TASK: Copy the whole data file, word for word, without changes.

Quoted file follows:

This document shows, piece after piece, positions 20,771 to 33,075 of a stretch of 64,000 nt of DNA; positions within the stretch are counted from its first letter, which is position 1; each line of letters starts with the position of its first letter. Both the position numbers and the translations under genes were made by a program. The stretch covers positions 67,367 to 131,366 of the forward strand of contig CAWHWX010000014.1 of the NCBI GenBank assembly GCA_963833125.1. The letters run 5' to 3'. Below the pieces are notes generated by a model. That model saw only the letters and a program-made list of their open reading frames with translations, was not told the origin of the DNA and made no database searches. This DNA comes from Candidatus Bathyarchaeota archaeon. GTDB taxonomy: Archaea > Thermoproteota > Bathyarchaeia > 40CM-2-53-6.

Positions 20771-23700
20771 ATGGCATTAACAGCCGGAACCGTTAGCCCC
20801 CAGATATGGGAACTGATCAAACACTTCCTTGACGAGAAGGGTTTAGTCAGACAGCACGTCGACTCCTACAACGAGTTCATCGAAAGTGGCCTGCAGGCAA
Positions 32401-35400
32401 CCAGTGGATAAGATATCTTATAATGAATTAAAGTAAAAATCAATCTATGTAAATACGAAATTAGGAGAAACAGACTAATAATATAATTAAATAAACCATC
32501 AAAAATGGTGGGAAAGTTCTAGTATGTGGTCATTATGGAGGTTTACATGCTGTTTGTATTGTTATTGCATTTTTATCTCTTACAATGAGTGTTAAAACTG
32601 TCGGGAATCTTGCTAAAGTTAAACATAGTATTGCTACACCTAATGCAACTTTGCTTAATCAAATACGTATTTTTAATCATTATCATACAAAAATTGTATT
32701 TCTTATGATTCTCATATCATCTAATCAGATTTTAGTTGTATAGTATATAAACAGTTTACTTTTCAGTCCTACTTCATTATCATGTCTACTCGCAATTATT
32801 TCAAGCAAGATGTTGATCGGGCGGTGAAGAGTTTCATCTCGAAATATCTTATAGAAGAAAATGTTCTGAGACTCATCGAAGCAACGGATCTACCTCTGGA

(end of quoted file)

This document shows, piece after piece, positions 20,771 to 33,075 of a stretch of 64,000 nt of DNA; positions within the stretch are counted from its first letter, which is position 1; each line of letters starts with the position of its first letter. Both the position numbers and the translations under genes were made by a program. The stretch covers positions 67,367 to 131,366 of the forward strand of contig CAWHWX010000014.1 of the NCBI GenBank assembly GCA_963833125.1. The letters run 5' to 3'. Below the pieces are notes generated by a model. That model saw only the letters and a program-made list of their open reading frames with translations, was not told the origin of the DNA and made no database searches. This DNA comes from Candidatus Bathyarchaeota archaeon. GTDB taxonomy: Archaea > Thermoproteota > Bathyarchaeia > 40CM-2-53-6.

Positions 20771-23700
20771 ATGGCATTAACAGCCGGAACCGTTAGCCCC
20801 CAGATATGGGAACTGATCAAACACTTCCTTGACGAGAAGGGTTTAGTCAGACAGCACGTCGACTCCTACAACGAGTTCATCGAAAGTGGCCTGCAGGCAA
Positions 32401-35400
32401 CCAGTGGATAAGATATCTTATAATGAATTAAAGTAAAAATCAATCTATGTAAATACGAAATTAGGAGAAACAGACTAATAATATAATTAAATAAACCATC
32501 AAAAATGGTGGGAAAGTTCTAGTATGTGGTCATTATGGAGGTTTACATGCTGTTTGTATTGTTATTGCATTTTTATCTCTTACAATGAGTGTTAAAACTG
32601 TCGGGAATCTTGCTAAAGTTAAACATAGTATTGCTACACCTAATGCAACTTTGCTTAATCAAATACGTATTTTTAATCATTATCATACAAAAATTGTATT
32701 TCTTATGATTCTCATATCATCTAATCAGATTTTAGTTGTATAGTATATAAACAGTTTACTTTTCAGTCCTACTTCATTATCATGTCTACTCGCAATTATT
32801 TCAAGCAAGATGTTGATCGGGCGGTGAAGAGTTTCATCTCGAAATATCTTATAGAAGAAAATGTTCTGAGACTCATCGAAGCAACGGATCTACCTCTGGA